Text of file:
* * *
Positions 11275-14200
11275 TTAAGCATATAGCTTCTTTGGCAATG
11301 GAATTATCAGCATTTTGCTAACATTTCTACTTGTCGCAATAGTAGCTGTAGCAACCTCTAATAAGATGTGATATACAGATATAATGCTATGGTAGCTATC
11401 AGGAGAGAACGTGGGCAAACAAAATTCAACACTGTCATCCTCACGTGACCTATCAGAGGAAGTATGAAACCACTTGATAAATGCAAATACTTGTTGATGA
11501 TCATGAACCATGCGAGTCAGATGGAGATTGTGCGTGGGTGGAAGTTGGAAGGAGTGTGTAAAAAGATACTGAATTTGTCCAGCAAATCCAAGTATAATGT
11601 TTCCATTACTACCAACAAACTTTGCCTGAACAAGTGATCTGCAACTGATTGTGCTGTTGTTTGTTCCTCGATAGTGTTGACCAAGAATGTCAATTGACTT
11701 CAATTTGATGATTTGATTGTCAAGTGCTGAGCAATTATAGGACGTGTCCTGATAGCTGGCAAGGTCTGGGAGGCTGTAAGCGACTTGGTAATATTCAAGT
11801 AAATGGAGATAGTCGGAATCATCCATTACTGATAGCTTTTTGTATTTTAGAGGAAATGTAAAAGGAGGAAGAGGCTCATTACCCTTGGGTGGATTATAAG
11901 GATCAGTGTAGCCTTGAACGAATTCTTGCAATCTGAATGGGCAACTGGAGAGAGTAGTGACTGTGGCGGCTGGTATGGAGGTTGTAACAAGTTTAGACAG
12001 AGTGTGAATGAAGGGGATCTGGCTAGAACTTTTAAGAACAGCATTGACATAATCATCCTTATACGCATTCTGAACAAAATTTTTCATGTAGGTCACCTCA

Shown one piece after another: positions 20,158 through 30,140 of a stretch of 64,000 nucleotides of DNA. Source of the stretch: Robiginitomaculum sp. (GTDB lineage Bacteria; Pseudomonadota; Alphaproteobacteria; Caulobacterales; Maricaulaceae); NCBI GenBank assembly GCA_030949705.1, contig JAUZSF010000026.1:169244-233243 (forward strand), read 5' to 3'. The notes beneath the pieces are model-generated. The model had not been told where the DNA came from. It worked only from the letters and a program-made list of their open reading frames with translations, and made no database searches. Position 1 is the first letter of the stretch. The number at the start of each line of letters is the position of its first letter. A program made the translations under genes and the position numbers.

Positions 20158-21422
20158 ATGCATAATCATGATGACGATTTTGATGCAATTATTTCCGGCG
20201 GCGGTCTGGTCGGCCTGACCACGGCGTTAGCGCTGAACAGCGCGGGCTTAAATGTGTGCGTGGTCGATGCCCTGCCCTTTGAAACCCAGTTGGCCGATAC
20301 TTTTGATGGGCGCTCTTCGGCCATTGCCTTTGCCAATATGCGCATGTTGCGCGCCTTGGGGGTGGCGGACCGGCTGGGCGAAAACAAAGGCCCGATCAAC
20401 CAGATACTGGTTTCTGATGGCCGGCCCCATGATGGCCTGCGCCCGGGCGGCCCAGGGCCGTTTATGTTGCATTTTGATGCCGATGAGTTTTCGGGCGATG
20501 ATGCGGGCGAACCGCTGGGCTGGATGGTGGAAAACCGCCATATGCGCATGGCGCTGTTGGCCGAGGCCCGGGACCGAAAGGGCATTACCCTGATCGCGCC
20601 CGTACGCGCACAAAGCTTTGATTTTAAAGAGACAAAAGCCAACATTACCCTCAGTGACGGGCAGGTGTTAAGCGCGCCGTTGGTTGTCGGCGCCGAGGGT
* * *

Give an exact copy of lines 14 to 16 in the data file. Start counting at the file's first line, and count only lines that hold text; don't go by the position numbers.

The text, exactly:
20201 GCGGTCTGGTCGGCCTGACCACGGCGTTAGCGCTGAACAGCGCGGGCTTAAATGTGTGCGTGGTCGATGCCCTGCCCTTTGAAACCCAGTTGGCCGATAC
20301 TTTTGATGGGCGCTCTTCGGCCATTGCCTTTGCCAATATGCGCATGTTGCGCGCCTTGGGGGTGGCGGACCGGCTGGGCGAAAACAAAGGCCCGATCAAC
20401 CAGATACTGGTTTCTGATGGCCGGCCCCATGATGGCCTGCGCCCGGGCGGCCCAGGGCCGTTTATGTTGCATTTTGATGCCGATGAGTTTTCGGGCGATG